A brief (but fundamental) return to Brexit

I voted ‘Remain’ because trans-national corporations (TNCs) are now bigger than nation states.

The more I think about it,

The Neoliberals had to wreck Europe!

Exxonmobil has a bigger turnover than Austria’s GDP. Also, TNCs are free from the dissent inherent in democracy. Shareholder revolts do not  yet seriously treaten this. But to make sure that they are in the driving seat when the ecological crunch comes, it will help if (nominally democratic) nation states are as divided as possible.

The neoliberals appear to have rendered the EU and UK Parliaments amenable to their agenda. Although Hillary Clinton was their preferred choice for the USA, Senate and Congress are complaisant.

After 70 years of economic growth, a brief recession was a slim pretext for austerity. But it was enough to persuade the main victims to blame the wrong offenders. It is not the EU we need to take back control from, but the TNCs.

In the polarized atmosphere, I doubt whether Donald Tusk’s ‘olive branch’ to the UK will change entrenched attitudes, but  my version of the ‘Remain’ case starts with the ecological crunch.

One of the best patronized spots on this blog is my Page on the Tragedy of the Commons. I used to link this, but no account I have seen grasps the core problem:

From time to time a species evolves able to exploit new resources. Humans are such a species. But the strategies to take maximum advantage of that new ability become disastrous when growth reaches limits. Due to the exponential principle, that moment will be reached not only suddenly, but unexpectedly soon.

However, the worst possible strategies remain firmly in place. They will normally be individualistic and aggressive as this approach will have enabled the winners to come out on top. The onset is sudden, but various human societies have been banging their heads against this ceiling for several centuries. Kate Raworth notwithstanding, growth remains unquestioned.

A useful line of research would be how amphibians and birds eventually emerged from this phase, as clearly both were ultimately successful. So there is hope for homo sapiens. Unlike us they could not simply develop new cultural patterns.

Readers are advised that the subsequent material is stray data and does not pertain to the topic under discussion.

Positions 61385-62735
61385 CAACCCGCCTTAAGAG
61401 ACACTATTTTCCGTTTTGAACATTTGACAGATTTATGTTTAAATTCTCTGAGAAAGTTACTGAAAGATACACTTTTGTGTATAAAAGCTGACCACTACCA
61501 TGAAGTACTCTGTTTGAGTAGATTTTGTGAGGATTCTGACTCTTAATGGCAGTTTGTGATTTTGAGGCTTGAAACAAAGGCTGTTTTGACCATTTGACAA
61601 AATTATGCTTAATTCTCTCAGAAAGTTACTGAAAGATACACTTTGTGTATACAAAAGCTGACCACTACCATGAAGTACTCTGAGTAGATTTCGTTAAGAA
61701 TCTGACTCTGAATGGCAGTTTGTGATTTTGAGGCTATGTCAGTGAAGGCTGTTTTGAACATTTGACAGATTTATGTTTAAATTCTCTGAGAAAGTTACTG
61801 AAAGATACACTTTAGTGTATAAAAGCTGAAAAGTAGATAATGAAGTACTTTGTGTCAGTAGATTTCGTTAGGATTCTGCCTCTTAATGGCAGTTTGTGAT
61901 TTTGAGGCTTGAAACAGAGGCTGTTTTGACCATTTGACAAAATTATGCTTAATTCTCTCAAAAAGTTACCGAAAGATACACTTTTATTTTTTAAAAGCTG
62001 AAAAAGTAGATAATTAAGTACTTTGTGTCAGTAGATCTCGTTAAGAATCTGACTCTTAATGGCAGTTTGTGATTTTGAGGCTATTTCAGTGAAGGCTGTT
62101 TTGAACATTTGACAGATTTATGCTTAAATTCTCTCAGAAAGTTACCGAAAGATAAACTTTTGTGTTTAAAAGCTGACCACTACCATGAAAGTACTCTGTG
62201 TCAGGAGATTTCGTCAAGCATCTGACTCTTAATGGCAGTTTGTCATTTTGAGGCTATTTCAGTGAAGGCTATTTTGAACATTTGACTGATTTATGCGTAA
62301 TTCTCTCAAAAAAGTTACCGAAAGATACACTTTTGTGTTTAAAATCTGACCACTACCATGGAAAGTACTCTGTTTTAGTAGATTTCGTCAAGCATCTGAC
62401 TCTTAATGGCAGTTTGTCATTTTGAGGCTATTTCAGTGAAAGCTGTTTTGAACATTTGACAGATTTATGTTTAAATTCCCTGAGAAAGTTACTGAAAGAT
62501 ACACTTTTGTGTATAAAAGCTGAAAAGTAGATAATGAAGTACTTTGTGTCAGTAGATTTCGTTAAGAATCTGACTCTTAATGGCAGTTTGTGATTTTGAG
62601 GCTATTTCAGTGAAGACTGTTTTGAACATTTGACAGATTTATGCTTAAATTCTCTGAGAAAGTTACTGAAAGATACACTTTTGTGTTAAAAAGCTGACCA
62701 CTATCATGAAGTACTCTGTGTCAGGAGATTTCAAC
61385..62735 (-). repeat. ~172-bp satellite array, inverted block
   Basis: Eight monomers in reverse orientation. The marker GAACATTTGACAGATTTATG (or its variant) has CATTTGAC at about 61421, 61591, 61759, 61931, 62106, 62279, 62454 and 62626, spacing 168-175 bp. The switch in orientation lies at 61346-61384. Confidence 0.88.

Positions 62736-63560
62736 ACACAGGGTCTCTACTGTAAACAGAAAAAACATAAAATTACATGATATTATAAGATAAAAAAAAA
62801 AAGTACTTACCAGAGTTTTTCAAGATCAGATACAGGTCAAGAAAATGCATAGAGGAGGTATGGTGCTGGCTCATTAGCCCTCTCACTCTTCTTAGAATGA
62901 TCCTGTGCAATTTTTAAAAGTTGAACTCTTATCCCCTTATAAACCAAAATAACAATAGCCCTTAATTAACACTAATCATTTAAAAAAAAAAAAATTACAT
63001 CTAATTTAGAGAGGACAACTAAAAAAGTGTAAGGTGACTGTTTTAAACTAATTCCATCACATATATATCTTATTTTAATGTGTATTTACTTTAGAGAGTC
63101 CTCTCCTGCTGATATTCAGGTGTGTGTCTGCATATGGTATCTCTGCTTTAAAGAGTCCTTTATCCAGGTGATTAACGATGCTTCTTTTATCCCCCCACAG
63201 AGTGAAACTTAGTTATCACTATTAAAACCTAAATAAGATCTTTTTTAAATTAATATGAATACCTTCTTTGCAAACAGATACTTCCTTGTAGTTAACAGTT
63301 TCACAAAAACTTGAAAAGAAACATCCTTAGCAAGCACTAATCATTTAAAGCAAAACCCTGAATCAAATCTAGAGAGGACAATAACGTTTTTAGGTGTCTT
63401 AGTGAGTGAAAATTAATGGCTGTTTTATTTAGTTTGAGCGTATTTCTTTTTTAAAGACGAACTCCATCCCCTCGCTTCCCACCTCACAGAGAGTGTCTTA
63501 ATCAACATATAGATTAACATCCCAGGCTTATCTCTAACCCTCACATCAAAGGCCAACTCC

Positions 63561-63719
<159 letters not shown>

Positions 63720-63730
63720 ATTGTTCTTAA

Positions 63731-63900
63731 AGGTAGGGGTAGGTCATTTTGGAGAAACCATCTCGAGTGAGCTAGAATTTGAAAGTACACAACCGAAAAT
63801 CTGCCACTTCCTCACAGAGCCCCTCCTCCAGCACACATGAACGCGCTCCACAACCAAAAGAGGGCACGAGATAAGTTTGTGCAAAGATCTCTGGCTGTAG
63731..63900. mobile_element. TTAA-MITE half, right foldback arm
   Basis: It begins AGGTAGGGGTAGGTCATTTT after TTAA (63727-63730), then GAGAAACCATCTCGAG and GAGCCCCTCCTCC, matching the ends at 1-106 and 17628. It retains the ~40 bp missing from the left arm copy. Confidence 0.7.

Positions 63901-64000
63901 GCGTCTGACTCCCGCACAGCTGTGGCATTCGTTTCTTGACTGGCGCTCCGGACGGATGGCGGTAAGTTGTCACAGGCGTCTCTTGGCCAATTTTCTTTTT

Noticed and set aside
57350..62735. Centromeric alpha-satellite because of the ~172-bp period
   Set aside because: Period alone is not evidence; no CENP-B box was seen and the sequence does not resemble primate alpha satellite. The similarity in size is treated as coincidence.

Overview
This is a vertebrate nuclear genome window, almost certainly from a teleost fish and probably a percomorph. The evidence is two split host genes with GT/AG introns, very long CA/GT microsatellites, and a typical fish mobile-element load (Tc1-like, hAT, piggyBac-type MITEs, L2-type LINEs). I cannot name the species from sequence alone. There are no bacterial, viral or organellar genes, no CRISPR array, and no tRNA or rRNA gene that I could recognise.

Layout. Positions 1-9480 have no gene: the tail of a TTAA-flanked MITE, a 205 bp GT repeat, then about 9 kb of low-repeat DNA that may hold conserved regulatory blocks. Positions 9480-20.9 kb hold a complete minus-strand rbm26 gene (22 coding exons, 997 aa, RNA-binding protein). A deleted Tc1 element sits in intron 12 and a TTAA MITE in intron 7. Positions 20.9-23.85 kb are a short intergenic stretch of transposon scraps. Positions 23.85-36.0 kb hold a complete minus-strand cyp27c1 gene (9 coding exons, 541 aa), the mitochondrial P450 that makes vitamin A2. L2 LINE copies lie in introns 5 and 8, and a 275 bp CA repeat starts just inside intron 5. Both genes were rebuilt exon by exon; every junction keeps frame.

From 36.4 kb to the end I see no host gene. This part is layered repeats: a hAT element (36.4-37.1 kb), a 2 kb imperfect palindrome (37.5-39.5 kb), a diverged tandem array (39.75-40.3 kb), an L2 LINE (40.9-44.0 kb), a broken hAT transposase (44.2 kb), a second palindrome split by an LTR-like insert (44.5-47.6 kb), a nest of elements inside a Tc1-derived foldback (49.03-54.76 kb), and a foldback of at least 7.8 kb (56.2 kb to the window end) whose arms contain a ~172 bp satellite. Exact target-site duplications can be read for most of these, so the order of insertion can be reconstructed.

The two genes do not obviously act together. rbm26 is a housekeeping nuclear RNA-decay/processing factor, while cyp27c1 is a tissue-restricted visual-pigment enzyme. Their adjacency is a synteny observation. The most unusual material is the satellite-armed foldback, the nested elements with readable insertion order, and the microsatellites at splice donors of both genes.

My Book Résumé (a Page in this blog) explains how one so-called primitive society developed strategies better suited to their new situation (It was as close as you could get to the Basic Income as was possible in a moneyless society). But we don’t know how long it took them. We do have the archaeologically excavated Easter Island as evidence of just how gruesome the transition must have been.

Why are the TNCs still banging all our heads against this ceiling? The short term answer is that the are the main beneficiaries – they are not the first to suffer the ecological damage which is already hitting many communities, or the potential mass extinction of corals. A longer term reason is that no one can afford to be at a disadvantage, so all must go on exploiting, and selling the products to the rest of us until complete co-operation can be assured.

Although I blame neoliberals, their traditional enemies are not making much of a fist at defeating them because too many ordinary people still have an aspirational ‘growth’ mind set. I merely repeat my plea to both sides: the basic Income will allow the rich to keep most of their riches, whilst guaranteeing the rest of us basic needs, enabling everyone to stop sawing off the ecological branch on which we are all sitting. But the TNCs, aka neoliberals, want to be the ones making decisions.

Which is why they had to wreck Europe.

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